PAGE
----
The Use of Symbolism in T.S. Eliot's, The Love Song of J. Alfred Prufrock

The Use of Symbolism in T.S. Eliot's, The Love Song of J. Alfred Prufrock

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The Use of Symbolism in T.S. Eliot's, The Love Song of J. Alfred Prufrock


A well-written poem is built out of levels. Each level alludes to the next until the ultimate discovery of the poet's message. "The Love Song of J. Alfred Prufrock," by T. S. Eliot, provides a perfect example of a well-crafted poem comprised of sequential levels, also known as a framed story. At the level just below the very surface, the poem obscurely tells the story of a failed lobster prophet, resurrected from the dead to warn other lobsters of the cruel fate that awaits them in the event of their capture. In the course of the story, the lobster prophet falls prey to the harvest of a lobster catcher and is then sent to a restaurant as food. While in the tank with the other lobsters, he reflects on and laments his life. This interpretation serves as a vehicle for presenting the true message of the poem, which exists on the next level, to the audience. The story of the lobster represents Eliot's own fear of people overlooking the messages he attempts to convey in his poetry. Even though he has learned this lesson from previous poems, he feels an attempt to save his future poems is futile in the same way as one lobster saving another is futile.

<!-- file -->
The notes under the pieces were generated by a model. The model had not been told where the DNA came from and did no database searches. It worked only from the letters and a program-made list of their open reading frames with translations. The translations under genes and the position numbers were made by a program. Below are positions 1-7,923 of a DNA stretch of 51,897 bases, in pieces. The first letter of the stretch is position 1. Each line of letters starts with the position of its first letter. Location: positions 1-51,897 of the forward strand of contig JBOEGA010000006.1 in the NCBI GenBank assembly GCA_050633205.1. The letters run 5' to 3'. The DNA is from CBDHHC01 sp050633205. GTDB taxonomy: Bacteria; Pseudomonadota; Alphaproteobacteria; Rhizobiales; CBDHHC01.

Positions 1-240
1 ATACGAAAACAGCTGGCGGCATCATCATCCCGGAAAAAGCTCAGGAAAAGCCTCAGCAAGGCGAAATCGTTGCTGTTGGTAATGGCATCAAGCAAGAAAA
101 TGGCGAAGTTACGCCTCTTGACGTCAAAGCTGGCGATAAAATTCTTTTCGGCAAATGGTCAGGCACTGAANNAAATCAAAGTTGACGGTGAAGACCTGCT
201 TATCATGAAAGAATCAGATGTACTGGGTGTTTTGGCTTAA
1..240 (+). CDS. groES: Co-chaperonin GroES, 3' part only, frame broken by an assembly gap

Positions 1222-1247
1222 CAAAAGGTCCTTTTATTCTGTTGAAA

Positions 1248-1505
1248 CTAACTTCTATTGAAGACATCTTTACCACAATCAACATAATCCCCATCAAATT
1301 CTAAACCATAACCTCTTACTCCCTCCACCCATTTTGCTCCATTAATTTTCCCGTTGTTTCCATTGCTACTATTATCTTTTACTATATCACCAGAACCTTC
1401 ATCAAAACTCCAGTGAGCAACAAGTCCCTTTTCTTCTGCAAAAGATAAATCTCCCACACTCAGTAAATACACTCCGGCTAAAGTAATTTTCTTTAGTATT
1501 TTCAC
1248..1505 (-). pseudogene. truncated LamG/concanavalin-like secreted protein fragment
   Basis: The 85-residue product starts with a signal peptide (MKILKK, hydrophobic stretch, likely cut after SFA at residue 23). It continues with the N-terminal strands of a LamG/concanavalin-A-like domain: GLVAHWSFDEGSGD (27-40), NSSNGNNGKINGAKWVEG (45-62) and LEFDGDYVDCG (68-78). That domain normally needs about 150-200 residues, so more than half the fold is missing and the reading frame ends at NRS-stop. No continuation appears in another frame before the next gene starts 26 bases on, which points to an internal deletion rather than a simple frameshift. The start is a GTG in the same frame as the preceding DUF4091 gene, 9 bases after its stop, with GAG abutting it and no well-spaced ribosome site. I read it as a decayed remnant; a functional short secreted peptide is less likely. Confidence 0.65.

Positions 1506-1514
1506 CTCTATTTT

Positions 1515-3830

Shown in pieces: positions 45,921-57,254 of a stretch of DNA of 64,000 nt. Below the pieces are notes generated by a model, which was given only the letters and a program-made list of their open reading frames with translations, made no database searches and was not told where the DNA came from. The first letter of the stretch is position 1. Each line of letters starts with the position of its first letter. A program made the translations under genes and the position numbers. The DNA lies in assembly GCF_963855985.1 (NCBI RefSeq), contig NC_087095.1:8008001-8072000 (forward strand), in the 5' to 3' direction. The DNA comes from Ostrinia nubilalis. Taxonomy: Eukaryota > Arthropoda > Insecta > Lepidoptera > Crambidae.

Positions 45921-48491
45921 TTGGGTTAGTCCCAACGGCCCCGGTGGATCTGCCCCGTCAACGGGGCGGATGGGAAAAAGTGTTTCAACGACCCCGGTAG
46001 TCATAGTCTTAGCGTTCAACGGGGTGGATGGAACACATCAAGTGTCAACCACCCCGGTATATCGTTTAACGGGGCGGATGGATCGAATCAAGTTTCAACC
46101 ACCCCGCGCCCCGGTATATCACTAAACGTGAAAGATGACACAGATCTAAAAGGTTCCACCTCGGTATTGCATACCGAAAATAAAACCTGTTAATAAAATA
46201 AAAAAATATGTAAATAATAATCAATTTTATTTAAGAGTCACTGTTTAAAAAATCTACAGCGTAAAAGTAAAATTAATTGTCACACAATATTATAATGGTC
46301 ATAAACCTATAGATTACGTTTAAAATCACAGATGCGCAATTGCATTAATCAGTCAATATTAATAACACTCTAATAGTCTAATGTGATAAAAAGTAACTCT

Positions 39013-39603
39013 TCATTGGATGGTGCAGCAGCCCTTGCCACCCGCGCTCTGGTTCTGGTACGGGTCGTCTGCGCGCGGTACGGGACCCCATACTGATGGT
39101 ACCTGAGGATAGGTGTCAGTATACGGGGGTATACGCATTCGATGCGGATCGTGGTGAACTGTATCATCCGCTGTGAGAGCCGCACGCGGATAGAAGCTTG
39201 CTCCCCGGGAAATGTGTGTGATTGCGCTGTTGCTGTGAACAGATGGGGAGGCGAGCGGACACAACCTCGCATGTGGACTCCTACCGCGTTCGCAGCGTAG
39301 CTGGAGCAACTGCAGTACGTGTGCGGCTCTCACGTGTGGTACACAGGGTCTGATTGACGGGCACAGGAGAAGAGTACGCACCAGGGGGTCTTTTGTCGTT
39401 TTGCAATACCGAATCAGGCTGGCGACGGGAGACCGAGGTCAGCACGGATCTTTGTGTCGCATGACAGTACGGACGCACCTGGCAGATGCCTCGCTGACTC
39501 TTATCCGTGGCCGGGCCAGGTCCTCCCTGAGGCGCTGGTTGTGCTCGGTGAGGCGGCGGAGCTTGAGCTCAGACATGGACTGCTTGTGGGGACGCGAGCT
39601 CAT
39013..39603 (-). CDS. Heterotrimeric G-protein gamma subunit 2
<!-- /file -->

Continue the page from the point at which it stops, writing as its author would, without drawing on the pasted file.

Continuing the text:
One indicator that the lobster interpretation exists at the level below the surface of the poem is the yellow fog that fills the "... sawdust restaurants with oyster-shells" (Eliot L. 7). The persona describes "The yellow fog that rubs its back upon the window panes / ... Lingered upon the pools that stand in drains" (Eliot LL. 15&18). The yellow fog from the passage is the steam from a restaurant's lobster pot that boils and cooks the lobsters. The yellow fog receives its color from the dim yellow lighting of...


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...e, inside the obscurity of the poem at its most superficial level, like the abuseds' half of the ox. Eliot is afraid that the audience will mistake the obscurity of the poem as the best part, and overlook the hidden good on the inside, just as the abusers' did with their half of the ox. By wrapping one thing inside of another in this way, Eliot builds an excellent compilation of levels into one, well-written poem.

Works Cited

Eliot, T. S.. "The Love Song of Alfred J. Prufrock." Making Literature Matter: An Anthology for Readers and Writers. 2nd Ed. Schlib & Clifford. Boston: Bedford, 2003. 851-855.

Hesiod. Theogony. Trans. Apostolos N. Athanassakis. Baltimore: John Hopkins University, 1983.

Hesiod. Works and Days. Trans. Apostolos N. Athanassakis. Baltimore: John Hopkins University, 1983.

Holy Bible. King James Version. Nashville: Thomas Nelson, 1984.

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